Lesson Plan #: AELP-LIT0200
Submitted by: Glenna Buttrey
School/University/Affiliation: Orange High School, Orange, Ca. Date: December 16, 1999
Grade Level: 9, 10, 11, 12
- Language Arts/Literature
- Language Arts/Writing (composition)
Duration: Two 45-minute sessions Description: An enhancement exercise used to teach the Prologue to The Canterbury Tales .
Goals: To bring to life the ideas expressed in the Prologue to The Canterbury Tales, including the pilgrimage experience and the poetics of the writing style.
1. To complete a pilgrimage similar to the one taken to Canterbury.
2. To learn ways of analyzing the poetic style of the day and write a poem within this style.
- the Prologue to The Canterbury Tales
- paper and pencil
This class period will focus on analyzing the descriptive information given about the guests on the road to Canterbury. Questions like: What do we learn about each of these people? What is the writer trying to tell us? Perhaps make a listing on the board. The class should have already read the Prologue by this time, so answers like physical description, attitudes towards others, job descriptions, etc. should come up easily. Then ask the class to write about their own pilgrim who decides to join the others on this pilgrimage.
This poem should:
- consist of 15-20 lines
- have a specific occupation alluded to
- be descriptive of the exact features/character of the person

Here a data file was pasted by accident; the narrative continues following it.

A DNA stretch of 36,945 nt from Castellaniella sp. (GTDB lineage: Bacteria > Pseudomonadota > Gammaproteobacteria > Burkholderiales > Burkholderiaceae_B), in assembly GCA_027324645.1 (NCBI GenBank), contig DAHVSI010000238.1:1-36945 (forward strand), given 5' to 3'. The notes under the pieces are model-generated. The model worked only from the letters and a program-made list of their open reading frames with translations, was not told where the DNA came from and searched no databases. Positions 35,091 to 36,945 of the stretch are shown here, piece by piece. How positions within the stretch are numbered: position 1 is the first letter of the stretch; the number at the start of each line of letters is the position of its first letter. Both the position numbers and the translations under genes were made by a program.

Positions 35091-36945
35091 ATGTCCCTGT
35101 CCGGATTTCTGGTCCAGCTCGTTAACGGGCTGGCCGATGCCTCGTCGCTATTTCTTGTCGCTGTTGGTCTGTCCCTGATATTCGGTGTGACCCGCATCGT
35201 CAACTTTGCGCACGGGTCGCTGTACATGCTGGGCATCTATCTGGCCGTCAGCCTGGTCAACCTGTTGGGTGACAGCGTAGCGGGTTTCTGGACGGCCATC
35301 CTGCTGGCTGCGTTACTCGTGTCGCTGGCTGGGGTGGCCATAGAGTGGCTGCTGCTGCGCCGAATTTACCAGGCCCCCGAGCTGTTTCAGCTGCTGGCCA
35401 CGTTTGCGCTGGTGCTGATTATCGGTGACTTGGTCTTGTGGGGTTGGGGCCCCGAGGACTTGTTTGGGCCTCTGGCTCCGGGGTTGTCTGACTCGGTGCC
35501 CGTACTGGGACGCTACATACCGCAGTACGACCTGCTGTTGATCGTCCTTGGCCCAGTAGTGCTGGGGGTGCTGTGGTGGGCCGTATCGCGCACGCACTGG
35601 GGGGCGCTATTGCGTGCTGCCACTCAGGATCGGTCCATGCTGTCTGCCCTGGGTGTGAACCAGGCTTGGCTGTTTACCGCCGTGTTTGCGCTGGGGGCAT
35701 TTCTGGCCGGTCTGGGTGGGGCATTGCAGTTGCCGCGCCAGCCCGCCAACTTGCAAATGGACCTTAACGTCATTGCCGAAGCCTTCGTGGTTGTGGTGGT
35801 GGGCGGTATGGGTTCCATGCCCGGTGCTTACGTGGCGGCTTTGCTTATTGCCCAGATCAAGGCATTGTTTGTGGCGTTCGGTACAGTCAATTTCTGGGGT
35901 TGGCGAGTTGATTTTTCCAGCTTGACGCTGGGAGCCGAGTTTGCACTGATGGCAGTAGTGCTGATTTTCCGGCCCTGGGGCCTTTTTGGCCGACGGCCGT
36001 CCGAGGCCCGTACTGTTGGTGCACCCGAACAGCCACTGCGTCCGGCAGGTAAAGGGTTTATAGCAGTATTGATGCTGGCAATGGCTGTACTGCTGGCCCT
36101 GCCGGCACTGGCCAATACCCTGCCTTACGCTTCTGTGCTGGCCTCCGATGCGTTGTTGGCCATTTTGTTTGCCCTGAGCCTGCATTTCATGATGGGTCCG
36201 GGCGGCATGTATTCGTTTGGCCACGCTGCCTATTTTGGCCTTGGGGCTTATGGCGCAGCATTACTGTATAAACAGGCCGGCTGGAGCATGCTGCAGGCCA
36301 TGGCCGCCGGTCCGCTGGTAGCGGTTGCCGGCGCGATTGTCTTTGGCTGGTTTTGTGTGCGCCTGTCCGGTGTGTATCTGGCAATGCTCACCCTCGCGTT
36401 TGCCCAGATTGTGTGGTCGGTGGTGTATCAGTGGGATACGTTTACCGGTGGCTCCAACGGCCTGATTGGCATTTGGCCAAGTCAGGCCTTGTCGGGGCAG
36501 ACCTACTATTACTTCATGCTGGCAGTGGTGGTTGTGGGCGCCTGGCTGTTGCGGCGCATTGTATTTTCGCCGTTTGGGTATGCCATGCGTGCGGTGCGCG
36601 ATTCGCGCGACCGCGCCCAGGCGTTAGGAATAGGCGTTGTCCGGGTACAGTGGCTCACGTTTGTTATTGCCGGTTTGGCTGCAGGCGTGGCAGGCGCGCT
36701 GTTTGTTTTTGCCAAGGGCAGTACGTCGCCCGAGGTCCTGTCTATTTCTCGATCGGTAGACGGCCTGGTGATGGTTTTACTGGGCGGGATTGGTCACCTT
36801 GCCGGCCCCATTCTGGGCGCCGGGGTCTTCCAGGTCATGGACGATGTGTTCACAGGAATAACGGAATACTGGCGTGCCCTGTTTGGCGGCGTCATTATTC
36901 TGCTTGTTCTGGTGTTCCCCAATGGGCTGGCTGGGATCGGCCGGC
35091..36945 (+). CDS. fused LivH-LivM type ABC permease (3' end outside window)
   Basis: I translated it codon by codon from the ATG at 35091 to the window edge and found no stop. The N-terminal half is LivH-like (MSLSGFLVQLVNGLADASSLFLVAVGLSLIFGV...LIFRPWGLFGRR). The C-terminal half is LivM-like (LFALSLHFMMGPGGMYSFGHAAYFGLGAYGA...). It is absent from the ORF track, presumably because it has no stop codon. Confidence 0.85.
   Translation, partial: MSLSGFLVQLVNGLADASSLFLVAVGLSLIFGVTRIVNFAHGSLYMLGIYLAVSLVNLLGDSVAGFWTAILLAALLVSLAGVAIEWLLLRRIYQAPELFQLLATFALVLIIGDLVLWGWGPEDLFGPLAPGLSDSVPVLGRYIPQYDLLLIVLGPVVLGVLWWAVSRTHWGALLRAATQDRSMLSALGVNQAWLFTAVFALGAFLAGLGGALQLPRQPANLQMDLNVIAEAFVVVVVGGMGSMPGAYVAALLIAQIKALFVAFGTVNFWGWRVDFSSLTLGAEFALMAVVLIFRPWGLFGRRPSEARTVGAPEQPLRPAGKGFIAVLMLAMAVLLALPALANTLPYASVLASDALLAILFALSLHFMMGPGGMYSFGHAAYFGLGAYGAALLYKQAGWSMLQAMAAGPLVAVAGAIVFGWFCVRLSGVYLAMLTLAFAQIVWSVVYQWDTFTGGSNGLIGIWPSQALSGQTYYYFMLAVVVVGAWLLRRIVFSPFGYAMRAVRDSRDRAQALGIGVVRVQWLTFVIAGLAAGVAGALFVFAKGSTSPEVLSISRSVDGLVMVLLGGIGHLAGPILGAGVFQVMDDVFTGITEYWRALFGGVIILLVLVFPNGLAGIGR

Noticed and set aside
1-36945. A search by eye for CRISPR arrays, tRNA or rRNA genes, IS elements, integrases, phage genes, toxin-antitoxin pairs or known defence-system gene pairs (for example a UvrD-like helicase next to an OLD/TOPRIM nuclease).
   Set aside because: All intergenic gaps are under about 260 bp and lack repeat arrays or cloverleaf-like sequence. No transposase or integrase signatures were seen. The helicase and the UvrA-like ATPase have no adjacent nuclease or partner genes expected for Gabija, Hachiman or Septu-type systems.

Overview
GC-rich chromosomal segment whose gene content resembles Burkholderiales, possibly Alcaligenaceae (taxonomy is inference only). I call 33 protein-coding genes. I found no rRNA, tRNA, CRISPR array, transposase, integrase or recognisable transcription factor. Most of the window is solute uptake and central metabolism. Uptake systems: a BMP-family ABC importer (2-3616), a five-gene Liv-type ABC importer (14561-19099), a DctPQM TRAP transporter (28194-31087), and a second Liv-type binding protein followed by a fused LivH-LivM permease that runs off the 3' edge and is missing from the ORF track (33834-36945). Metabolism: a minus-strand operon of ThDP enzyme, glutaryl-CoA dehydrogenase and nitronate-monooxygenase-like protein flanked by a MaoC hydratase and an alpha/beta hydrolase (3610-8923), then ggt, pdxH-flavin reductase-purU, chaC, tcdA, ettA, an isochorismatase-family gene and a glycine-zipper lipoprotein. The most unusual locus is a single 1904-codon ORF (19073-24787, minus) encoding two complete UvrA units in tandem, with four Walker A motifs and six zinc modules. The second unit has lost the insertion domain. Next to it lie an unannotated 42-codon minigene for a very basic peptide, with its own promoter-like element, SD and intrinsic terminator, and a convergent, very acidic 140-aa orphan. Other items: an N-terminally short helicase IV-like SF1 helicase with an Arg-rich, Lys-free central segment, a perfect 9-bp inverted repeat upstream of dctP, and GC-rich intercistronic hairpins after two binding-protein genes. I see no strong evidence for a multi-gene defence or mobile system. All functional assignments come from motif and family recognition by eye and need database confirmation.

This should take the rest of the class period. I suggest having the students make a listing for themselves of the features/character of the person that they wish to write about (possibly even working in pairs to bounce ideas off of each other). Class 2:
All students should have a completed tale to present along the way as we travel to Canterbury.
[I usually have the students tour the school. We pretend we are pilgrims traveling along, fascinated by what we see around us and fascinated by those we are traveling with. I allow some talk as this would be normal on a pilgrimage. We then stop from time to time and read a few tales to find out about the people who we are traveling with. The students loved this. At first they were apprehensive, but it didn’t take long for them to truly develop an interest in Chaucer!]
Assessment: The poem was worth a significant grade, as was the presentation of the poem. I also had the students come back to class and write about the most likeable pilgrims and least likeable pilgrims.